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Consumers stick to cash, checks amid electronic payment security threats

Consumers stick to cash, checks amid electronic payment security threats

Retail organizations that want to remain competitive should consider investing in dual purpose cash and check scanners to fortify their back-office processes. Many enterprises have focused heavily on implementing electronic transaction technology at the point of sale to keep up with consumer spending habits.  However, amid a variety of point-of-sale data breaches at businesses around the U.S., many shoppers are still utilizing cash for everyday payments.

The New York Times reported that consumer fears related to the growing threat of cyberattacks have led many shoppers to avoid credit and debit cards in favor of more traditional forms of payment such as cash and checks. Citing a poll conducted by The Associated Press and GfK Public Affairs and Corporate Communications, the newspaper indicated that 37 percent of Americans have been limiting their transactions to currency in recent months. Nearly 50 percent of respondents claimed they were extremely or very concerned about the security of using electronic payments at a brick-and-mortar establishment.

Innovations in transaction technology often grab headlines, but consumers are typically much less willing to take these leaps when their own financial information is at risk. For example, even though Bitcoin has emerged as an alternative payment method, utilizing this new form of cryptocurrency is risky. In fact, Mt. Gox, a major Bitcoin exchange, recently filed for bankruptcy after losing roughly 850,000 bitcoins users had originally stored online in the company's system.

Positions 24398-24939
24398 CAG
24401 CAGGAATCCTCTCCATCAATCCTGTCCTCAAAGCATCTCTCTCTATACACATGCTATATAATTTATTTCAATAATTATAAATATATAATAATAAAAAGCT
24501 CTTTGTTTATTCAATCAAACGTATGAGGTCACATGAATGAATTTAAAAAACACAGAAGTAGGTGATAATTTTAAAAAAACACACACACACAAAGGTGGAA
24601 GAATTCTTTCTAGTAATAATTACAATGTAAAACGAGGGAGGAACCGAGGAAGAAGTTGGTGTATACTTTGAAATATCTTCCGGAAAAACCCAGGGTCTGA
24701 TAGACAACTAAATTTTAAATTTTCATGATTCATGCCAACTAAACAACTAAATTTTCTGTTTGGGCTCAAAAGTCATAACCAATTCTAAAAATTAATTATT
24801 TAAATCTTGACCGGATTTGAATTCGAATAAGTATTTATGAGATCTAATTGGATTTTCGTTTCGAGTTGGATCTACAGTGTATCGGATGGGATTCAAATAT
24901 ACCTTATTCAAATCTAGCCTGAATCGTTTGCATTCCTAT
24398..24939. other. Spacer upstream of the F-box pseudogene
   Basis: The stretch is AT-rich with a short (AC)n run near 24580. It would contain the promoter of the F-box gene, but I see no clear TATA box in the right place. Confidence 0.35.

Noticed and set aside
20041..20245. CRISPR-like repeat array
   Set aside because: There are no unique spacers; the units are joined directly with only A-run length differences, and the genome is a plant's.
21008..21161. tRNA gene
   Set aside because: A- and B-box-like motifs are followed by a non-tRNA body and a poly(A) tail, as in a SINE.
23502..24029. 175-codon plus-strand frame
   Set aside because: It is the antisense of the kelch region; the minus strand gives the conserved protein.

Retailers must be prepared to continue handling cash and checks on a regular basis. With a dual purpose cash and check scanner, employees can count bills and deposit checks in a matter of minutes as opposed to spending several hours completing the same processes manually. With this kind of technology, businesses will no longer have to worry about consumer behaviors negatively impacting their own back-office operations. 

April 21, 2014